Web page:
Rev. Calvin Fairbank During Slavery Times: How He "fought the Good Fight" to Prepare "the Way."
This riveting autobiography tells the tales of abolitionist Reverend Calvin Fairbank, who was imprisoned for 17 years for his anti-slavery activities.
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anti-slavery asked boat called Calvin Fairbank changed CHAPTER church Cincinnati close Constitution court Craig danger dollars eight Eliza escape face Fairbank father feet five followed four friends fugitive girl give Governor half hand heard held hold hour human hundred imprisonment Indiana jail John Kentucky knew lady learned leave letter Levi Levi Coffin Lexington liberty lived look Louisville March master Michigan miles Minnis Miss morning mother never night Ohio once pardon parties passed person preached President prison question received returned river Senator sent side slave slavery sold soon South standing stood thee thousand took turned United visited wait Ward watched Webster weeks wife York young
Page 9 - Where rights are infringed, where fundamental principles are overthrown, where the general system of the laws is departed from, the legislative intention must be expressed with irresistible clearness to induce a court of justice to suppose a design to effect such objects.
Page 10 - I piloted them through the forests, mostly by night, girls, fair and white, dressed as ladies, men and boys as gentlemen, or servants, men in women's clothes, and women in men's clothes, boys dressed as girls, and girls as boys, on foot or on horseback, in buggies, carriages, common wagons, in and under loads of hay, straw, old furniture, boxes, and bags...
Page 7 - It happened that my family was assigned," he relates, "to the good, clean home of a pair of escaped slaves. One night after service I sat on the hearthstone before the fire, and listened to the woman's story of sorrow. . . . My heart wept, my anger was kindled, and antagonism to slavery was fixed upon me."?
Page 11 - These floggings were not with a rawhide or cowhide, but with a strap of leather attached to a handle of convenient size and length to inflict as much pain as possible, with as little real damage as possible to the working capacity.™ Fairbank was operating south of the Ohio in conjunction with Miss Delia A.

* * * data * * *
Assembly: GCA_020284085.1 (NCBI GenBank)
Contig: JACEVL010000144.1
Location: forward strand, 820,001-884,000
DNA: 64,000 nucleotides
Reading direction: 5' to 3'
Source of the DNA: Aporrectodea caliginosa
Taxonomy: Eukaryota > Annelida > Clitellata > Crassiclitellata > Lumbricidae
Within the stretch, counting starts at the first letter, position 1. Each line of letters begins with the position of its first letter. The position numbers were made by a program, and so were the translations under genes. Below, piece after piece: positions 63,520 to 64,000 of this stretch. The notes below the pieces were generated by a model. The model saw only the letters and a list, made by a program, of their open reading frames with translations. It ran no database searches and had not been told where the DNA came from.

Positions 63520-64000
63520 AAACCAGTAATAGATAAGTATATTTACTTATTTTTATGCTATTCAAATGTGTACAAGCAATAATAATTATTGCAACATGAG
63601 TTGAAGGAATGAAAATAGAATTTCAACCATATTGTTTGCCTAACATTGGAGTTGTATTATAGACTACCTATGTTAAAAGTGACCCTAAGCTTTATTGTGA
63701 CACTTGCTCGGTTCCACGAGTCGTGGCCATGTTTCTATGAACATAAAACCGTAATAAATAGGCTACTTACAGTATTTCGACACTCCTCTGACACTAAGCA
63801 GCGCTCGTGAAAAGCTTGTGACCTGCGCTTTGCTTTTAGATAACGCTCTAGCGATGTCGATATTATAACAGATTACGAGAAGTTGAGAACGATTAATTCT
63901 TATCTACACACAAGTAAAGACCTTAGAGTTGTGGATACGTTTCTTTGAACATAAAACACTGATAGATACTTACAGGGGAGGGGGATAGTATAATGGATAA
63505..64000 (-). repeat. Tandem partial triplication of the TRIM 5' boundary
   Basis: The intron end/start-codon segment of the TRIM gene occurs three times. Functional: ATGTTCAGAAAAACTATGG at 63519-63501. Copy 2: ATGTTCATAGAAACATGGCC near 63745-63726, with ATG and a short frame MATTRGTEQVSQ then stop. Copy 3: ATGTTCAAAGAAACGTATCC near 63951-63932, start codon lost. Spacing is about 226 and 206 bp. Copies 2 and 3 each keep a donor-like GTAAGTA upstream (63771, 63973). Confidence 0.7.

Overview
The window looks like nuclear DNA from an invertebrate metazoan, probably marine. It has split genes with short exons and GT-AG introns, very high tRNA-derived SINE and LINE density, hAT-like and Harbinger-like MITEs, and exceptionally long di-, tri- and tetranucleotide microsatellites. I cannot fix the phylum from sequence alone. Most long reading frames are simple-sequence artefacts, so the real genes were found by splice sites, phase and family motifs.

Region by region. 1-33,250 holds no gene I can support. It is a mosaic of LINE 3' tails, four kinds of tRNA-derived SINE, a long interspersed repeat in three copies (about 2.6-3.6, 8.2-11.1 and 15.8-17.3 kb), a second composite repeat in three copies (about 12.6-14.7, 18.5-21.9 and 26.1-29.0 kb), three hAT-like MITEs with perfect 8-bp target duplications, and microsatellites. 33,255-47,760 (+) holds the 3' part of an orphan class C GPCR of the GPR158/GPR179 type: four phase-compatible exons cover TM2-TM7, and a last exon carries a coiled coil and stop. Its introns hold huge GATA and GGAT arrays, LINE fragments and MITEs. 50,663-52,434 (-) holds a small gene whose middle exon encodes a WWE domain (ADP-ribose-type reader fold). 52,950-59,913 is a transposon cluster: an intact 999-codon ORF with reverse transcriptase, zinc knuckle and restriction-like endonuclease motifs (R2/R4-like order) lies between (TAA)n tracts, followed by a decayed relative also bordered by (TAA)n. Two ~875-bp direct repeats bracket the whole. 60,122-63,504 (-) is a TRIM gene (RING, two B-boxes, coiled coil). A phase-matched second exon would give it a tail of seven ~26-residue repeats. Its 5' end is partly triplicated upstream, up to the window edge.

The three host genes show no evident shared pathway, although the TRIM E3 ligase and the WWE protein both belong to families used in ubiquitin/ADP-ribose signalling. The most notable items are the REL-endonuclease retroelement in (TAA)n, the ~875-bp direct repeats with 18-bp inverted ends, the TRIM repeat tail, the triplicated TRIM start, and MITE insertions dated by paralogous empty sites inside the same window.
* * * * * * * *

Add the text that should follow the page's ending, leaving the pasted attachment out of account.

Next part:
Page 29 - The Frenchman from New Orleans alone bid against me. I bid 1,450. My contestant stood silent. The hammer rose, trembled, lowered, rose, fell, and the fiend, flushed and quick as thought, dropped his hammer. '' Look here, gentlemen ! who is going to lose such a chance as this ? Here is a girl fit to be the mistress of a King !'' A suppressed cry of shame rose through that throng.
Page 30 - ... lifting her skirts, laid bare her beautiful, symmetrical body from her feet to her waist." "Ah, gentlemen," he exclaimed, slapping her naked thigh with a heavy hand, "who is going to be the winner of this prize?
Page 185 - Which in a palace had grown cold, Had his free breathing been denied The range of the steep mountain's side ; But why delay the truth? — he died.
Page 44 - Man is always right and a Black Man has no rights which a white man is bound to respect.
Page 75 - But, on the open window's sill, O'er which the white blooms drifted, The pages of a good old Book The wind of summer lifted, And flower and vine, like angel wings Around the Holy Mother, Waved softly there, as if God's truth And Mercy kissed each other. And freely from the cherry-bough Above the casement swinging, With golden bosom to the sun, The oriole was singing. As bird and flower made plain of old The...